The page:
| Quote #1
Dr. Meers peered over the paper, smiled mischievously and answered, "Goodnight, baboon."
Nnaife is philosophical about how the white man treats him. As long as he gets his paycheck, he doesn't care if they think he's beneath them.
| Quote #2
If the master was intelligent, as it was said all white men were, then why did he not show a little of it, and tell his wife to keep quiet? What kind of an intelligent man could not keep his wife quiet, instead of laughing stupidly over a newspaper? Nnaife did not realize that Dr Meers's laughter was inspired by that type of wickedness that reduces any man, white or black, intelligent or not, to a new low; lower than the basest of animals, for animals at least respected each other's feelings, each other's dignity (4.14)
Nnaife is confused by British culture, and assumes that part of intelligence is keeping your wife in line. He doesn't realize that the Meers are laughing at him.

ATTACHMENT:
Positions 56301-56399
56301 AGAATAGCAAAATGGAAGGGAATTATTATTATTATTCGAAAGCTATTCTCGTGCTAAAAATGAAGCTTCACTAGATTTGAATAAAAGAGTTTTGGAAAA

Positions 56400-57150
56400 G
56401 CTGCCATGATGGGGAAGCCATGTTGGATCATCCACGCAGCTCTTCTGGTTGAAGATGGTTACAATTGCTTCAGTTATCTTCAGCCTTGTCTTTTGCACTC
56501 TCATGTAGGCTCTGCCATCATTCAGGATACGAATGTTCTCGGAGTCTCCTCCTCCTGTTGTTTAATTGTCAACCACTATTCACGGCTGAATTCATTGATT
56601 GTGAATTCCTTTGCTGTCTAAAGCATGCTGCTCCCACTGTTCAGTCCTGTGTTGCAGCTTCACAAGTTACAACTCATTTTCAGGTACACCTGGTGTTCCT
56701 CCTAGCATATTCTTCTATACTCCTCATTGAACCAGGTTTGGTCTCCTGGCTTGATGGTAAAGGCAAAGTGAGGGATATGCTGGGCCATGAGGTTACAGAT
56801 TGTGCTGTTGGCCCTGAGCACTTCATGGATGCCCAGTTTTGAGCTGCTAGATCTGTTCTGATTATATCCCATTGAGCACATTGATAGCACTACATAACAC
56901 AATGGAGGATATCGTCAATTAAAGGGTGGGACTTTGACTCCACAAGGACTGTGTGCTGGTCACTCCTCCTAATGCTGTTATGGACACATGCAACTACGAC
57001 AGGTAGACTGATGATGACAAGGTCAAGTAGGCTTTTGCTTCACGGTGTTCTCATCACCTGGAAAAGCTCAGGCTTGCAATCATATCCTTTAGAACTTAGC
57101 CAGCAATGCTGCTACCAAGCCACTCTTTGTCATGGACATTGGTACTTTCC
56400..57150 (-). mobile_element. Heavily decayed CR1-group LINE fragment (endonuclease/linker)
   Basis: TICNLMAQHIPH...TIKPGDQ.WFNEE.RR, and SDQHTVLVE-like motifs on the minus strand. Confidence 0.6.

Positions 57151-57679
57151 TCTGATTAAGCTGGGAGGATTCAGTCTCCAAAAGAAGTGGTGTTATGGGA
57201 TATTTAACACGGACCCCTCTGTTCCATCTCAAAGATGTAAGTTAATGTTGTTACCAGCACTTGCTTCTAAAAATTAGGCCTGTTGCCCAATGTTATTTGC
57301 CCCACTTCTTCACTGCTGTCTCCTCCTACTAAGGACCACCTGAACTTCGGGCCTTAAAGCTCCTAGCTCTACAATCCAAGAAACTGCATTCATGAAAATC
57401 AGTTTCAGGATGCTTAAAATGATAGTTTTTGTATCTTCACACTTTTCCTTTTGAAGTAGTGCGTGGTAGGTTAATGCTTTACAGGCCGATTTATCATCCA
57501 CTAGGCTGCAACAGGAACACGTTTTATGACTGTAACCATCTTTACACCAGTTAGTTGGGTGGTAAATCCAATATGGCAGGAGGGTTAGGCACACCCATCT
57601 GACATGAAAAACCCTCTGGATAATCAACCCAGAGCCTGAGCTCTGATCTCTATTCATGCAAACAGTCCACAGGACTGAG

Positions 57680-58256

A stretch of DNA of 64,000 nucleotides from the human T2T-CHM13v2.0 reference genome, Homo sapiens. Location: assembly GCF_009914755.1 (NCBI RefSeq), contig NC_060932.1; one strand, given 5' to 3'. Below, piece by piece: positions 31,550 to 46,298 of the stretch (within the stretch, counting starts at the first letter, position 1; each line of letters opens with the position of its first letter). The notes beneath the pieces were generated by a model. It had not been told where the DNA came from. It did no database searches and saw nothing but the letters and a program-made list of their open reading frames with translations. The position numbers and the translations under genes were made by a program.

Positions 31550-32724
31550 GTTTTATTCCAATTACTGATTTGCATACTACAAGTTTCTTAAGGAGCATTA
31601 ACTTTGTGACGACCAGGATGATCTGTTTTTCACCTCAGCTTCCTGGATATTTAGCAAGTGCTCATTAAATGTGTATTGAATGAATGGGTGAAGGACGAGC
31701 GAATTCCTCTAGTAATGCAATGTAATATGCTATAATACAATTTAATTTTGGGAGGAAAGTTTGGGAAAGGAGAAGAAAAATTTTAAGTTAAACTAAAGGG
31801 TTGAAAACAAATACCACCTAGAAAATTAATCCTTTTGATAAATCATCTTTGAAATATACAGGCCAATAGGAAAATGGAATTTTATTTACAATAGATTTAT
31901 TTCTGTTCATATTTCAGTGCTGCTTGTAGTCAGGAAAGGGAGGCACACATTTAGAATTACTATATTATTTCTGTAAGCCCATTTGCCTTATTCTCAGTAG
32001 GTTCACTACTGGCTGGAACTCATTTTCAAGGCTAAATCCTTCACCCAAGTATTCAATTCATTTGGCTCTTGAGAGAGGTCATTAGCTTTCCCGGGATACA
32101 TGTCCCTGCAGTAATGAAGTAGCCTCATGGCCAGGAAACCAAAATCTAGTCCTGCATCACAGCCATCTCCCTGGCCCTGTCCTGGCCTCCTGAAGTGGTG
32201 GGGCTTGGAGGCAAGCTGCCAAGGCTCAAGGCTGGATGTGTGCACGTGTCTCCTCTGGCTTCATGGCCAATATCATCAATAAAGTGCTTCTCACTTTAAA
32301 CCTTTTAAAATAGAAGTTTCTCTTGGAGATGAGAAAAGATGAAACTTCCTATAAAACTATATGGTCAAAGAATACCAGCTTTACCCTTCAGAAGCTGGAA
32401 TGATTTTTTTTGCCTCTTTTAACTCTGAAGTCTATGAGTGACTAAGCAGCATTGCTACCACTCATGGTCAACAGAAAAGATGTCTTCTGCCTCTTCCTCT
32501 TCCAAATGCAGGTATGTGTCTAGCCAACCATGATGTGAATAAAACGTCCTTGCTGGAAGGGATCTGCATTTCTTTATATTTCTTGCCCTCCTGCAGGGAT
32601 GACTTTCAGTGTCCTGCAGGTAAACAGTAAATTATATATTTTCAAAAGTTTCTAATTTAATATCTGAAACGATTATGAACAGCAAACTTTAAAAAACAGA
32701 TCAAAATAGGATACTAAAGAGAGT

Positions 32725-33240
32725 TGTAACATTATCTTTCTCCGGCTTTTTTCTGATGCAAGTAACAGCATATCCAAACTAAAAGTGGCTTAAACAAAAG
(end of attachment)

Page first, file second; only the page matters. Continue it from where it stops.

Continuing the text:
| Quote #3
All the time he was saying this, a sick sensation was turning round and round inside Nnu Ego's head. That she had to keep such a joyous thing as this quiet because of a shriveled old woman with ill-looking skin like the flesh of a pig! If Nnaife had said it was because of Dr Meers, Nnu Ego might have swallowed it; but not for that thing of a female whom she would not dream of offering to an enemy god. O, her dear mother, was this a man she was living with? How could a situation rob a man of his manhood without him knowing it?
Nnu Ego has not adjusted to the situation in Lagos, where whites rule, and her husband (like all black men) is their servant. As servants, black men must follow certain rules in order to keep their jobs. Nnu Ego recognizes that this is not the way men behave, traditionally, in Ibuza. It is the way slaves behave.